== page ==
On the Trail...
December 03, 2012
One of my favorite hobbies is genealogy. I suppose it is because it is the personal side of history. In school we learned the basics of history, from World to American. When it comes to genealogy, history becomes personal. When you are starting, of course, you begin with your closest relatives. This is fairly easy and pretty close to your own history experience. Most stories you have heard from relatives have happened recently enough that you can correlate them with the recent history that you learn in school. Reminiscing about the gas prices, price of bread, or “Do you remember Twinkies?”. Then there is the candy, soda, or other simple products that we all take for granted. Things, people, and places, everything changes over time.
Genealogy is also about solving mysteries. Most families have some sort of mysterious thing that they have to spend extra time researching until finally the question of, "Whatever happened to Grandpa's Uncle “Red”?” Or like my mystery, "Is George Shannon really my Great-Great-Great Uncle like Grandma said?"
My mystery started with my Aunt Norma. She has worked on our family history forever. At least that is how it seems to me! She graduated from William Jewell with her daughter back before I think anyone had ever heard of a woman going back to school and getting her degree. I have always held her in high regard. She was a teacher and an avid library user. She began her investigations into our family before I even realized how much I cared about history or the history of our family. One of our family lines was found to be connected to the Shannon line. Now, you may ask, "Ok. So what?" Well, George Shannon was the youngest of the Lewis and Clark Expedition and became known for getting lost. One of the things that made this line so hard to investigate was the fact that there were quite a few Shannon’s, and a lot of them came from Ireland in the 1700s. My Aunt had worked very diligently on this line and tried to figure out how we were linked. She got very close. She had been told that Sarah Shannon was a sister of George Shannon, and that she had married our Mclain ancestor. This would make George Shannon an uncle of her children and in turn one of our Great-Great….This can go on forever! In the midst of all of this, the proof was not there. She had so many lines to investigate and so many things to do in "real-time" that she could not get any further. This is where I come in. I love history and mystery and family!!! What a coincidence, I work at an MCPL branch! THE best library system for a mystery such as this!!! And guess what? The mystery has been solved! George never had a sister named Sarah. BUT, he did have a cousin Sarah Shannon that married our ancestor John Mclain. So, no he is not our uncle in any way, but he IS a cousin. Please don’t ask me to try and tell you how many a cousins removed or not. I still have not figured out any of that. It kind of gives me a bit of a headache.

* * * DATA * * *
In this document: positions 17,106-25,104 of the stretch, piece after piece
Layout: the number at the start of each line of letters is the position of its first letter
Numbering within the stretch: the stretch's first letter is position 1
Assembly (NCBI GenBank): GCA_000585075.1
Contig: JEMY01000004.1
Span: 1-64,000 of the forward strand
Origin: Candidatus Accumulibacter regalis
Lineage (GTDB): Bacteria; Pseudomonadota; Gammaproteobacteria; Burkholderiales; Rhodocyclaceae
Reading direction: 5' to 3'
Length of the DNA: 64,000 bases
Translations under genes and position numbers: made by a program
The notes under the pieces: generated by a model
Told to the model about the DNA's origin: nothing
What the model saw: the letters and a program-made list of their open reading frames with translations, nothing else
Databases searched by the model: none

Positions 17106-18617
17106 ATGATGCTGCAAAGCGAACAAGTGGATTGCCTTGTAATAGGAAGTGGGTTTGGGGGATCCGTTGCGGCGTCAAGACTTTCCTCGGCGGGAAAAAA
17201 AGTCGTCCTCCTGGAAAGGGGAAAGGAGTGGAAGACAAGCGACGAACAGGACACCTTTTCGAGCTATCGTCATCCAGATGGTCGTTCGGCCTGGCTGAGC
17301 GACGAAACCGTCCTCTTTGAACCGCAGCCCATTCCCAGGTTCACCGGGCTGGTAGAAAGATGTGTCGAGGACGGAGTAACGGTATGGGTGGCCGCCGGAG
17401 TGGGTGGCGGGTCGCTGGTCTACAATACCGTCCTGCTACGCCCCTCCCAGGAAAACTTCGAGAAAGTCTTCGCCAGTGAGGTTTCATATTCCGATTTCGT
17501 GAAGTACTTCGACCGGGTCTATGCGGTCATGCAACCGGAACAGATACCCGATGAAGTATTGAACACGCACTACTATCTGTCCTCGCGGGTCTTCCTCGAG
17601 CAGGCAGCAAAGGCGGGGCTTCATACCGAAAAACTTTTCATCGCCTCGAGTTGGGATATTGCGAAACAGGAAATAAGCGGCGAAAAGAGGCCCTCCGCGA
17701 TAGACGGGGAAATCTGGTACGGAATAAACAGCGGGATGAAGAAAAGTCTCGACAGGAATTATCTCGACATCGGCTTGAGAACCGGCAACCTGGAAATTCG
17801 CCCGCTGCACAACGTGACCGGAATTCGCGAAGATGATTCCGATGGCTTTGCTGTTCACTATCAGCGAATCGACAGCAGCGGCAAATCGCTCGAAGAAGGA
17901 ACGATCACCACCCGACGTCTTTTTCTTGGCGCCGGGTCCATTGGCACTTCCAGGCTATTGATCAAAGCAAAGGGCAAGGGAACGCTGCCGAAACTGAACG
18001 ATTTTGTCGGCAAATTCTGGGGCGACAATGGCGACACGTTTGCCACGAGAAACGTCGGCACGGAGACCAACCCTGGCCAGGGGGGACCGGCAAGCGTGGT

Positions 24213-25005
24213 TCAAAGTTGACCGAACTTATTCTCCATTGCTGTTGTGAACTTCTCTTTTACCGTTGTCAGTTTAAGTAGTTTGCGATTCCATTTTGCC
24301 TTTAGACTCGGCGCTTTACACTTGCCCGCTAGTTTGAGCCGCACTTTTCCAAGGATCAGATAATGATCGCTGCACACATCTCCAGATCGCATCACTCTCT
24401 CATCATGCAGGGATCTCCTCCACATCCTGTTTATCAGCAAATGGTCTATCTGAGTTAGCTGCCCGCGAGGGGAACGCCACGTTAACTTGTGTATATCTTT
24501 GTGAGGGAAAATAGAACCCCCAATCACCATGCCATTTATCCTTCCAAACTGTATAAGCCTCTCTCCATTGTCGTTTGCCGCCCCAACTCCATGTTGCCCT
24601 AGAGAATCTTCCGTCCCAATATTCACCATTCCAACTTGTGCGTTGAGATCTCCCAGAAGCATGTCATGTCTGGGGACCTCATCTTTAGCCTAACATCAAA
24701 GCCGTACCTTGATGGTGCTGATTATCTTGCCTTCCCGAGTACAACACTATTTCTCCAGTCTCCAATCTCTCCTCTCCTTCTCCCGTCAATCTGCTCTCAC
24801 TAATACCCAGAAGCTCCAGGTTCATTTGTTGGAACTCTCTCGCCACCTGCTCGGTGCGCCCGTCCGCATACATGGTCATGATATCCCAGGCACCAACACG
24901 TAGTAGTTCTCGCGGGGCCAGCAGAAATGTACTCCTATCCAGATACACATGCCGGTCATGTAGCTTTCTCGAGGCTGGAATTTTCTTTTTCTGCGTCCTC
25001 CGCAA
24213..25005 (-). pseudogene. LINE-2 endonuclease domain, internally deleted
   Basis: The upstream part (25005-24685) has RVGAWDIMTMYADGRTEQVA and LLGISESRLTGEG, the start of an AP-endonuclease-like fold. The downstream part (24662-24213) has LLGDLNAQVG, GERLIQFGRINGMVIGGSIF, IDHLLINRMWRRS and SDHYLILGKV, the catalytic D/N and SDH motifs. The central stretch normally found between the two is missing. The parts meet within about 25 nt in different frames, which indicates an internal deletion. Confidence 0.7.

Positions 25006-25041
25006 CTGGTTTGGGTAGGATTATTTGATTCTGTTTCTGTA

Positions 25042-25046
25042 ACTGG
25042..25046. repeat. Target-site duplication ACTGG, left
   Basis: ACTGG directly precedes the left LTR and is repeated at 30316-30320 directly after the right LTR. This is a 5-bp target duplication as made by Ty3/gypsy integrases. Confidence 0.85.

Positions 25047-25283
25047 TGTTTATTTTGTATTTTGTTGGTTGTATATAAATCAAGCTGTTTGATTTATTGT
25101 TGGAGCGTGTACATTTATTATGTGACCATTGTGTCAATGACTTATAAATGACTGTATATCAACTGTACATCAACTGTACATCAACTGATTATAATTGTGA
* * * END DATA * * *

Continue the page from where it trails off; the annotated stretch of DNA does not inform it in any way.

Not every person is interested in genealogy or history. But for those who are, let me tell you, if you start trying to solve a family history mystery, you will find yourself immersed in so many different facets of history that you will begin to become one of those people that spout out, "Hey, did you know that on the Lewis and Clark Trail….?" I think that that is a small price to pay. After all, this can only make you a more interesting person, right?
North Oak Branch